While some of my camera purchases can be construed as over the top the reality is that we (me and spouse) economized and saved money at every turn over the last 30-40 years. We bought a middle class home 25 years ago and never moved again. We converted a garage to a studio and stopped paying downtown studio rent. We eat most meals at home. Happily. But when it comes to "investing in the business" my partner and I both think that means maintaining the things that directly make money for the studio but it also means putting profits into financial investments over the long term, not buying more stuff, taking more cruises or showering our families with a bunch of expensive gifts and showy largess. Yes, we were the parent's whose child got his first smartphone when he graduated from high school and was heading to college. A College education which we also saved for. Instead of buying big, shiny new SUVs or sports cars or second homes or whatever else people feel compelled to spend money on. 

If you took good math courses in college or high school you can probably figure out the appeal of compound interest. We're not especially bright but we realized it was a winning concept. All small business owners should diversify outside their own businesses if for no other reason than to not have every single egg in one basket. A "basket" that depends on you showing up and performing every single day. 

If you can take your ego out of your financial strategy and just do straightforward, conservative investing then, over the long run, you might be shocked at the assets you can accrue. And how comforting it is to know that you won't have to worry about unexpected expenses... or how to fund retirement beyond Social Security.

The last thing that I'll suggest here is that photographers, graphic designers and even videographers are, as a group, terrible, terrible marketers. I have a bunch of friends who are or were working photographers who refuse(d) to believe that they need to do anything more than put up a website with their favorite photos on it and send out a few e-mail "blasts" every year to the clients they currently or historically worked for. Much is made of the overarching value of "word of mouth" advertising. 

The reality for many traditional photographers is that their clients have aged along with them and many are now exiting the market. The ones that are left have been marketed to by more savvy content creators who, over time, erode that original bond. A bond that most good advertisers know needs to be nurtured as often as possible. 

Most businesses know that they'll lose X percent of clients each year due to retirement, relocation, a singular unsatisfying experience, the perception that their current photographer or supplier isn't really interested in them as a client anymore. Why would they think that? Because they haven't seen new stuff or heard from the artist in way too long. 

We used to have a sign up in the ad agency I worked for in the 1980s. Its message was aimed squarely at our account executives; our sales team. It just said, "Lunch them or lose them." It spoke to the necessity, in that decade, of spending face time with clients. Especially the ones who had the power to sign checks or assign jobs. Preferably both. Marketing needs to include targeted social media, email campaigns, traditional direct mail but it can also include personal touches like "thank you" cards, sending flowers after a big project or just having casual lunches at which business is only tangentially discussed, if at all.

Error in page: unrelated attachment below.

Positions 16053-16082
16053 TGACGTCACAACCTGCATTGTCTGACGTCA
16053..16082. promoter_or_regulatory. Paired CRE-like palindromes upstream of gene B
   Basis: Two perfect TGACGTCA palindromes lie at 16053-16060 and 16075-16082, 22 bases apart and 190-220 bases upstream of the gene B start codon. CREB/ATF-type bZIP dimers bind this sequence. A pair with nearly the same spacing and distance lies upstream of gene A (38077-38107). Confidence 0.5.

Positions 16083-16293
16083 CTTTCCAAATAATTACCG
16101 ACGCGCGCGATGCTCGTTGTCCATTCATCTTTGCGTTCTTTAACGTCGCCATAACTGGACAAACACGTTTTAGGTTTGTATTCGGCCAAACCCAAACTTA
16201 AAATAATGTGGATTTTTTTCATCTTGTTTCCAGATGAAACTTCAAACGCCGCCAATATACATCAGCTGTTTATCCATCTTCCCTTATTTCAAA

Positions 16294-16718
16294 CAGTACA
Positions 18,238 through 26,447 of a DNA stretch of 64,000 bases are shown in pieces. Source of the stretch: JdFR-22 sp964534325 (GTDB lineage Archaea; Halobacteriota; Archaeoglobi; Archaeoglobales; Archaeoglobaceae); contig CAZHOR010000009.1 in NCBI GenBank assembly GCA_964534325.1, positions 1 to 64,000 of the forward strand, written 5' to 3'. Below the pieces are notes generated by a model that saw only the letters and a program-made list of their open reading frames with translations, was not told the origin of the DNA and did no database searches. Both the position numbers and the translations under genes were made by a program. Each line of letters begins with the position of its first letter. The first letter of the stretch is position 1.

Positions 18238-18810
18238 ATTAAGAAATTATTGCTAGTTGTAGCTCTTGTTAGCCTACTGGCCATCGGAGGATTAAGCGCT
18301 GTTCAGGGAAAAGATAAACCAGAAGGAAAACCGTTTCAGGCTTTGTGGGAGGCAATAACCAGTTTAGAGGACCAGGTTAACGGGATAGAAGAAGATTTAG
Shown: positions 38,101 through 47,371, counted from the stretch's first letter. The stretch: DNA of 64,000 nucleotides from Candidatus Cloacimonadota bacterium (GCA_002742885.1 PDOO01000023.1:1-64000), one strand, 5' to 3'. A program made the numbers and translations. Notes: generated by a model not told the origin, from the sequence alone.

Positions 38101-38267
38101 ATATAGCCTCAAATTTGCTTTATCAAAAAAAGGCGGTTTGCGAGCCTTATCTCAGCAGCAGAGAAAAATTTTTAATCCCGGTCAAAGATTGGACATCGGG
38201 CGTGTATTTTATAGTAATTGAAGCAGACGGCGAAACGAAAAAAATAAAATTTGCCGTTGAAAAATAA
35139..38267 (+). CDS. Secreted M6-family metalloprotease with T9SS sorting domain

Finally there is the "reverse momentum" that living through a long career seems to cripple small business owners. They remember what their rates were ten, twenty or thirty years ago and they fear that they'll lose clients if they raise their rates ---  even when inflation is taking a bigger and bigger bite out of everyone's spending power. The successful businesses that I know of and have worked with try to raise rates by ten percent every year in a quest to stay even. To maintain profit margins. To be able to reinvest in new technology which might drive new avenues of income. The suppliers that fail have the ingrained memory that Acme Gadgets is used to paying $X and they fear that Acme might leave them if they want/need to raise rates to X+10%. So each year, as costs rise, as prices all around them go up, the content creator who fears change makes less and less money at every turn. Even though the same clients pay more for groceries, gasoline, rents and charge more for their products, raising their own prices as needed. 

Being in business is tough. That's why the majority of people in higher income countries work for the state, or the corporations, or as someone else's small business employee. And it may be that the advantage of being an employee is the reduction of a number of stressors and uncertainties owning a business could put in their lives. But the disadvantage is this: A freelancer may have 50 clients who cycle through the business in a given time frame. If one client moves on there are still 49 clients left to work with. And, one hopes, that #50 will be replaced. If you work for one employer and their business fails or they decide to eliminate a business sector and subsequently let you go you may have no one waiting in the wings to break your fall and will have to spend time and money to find another job. Or worse yet, another career.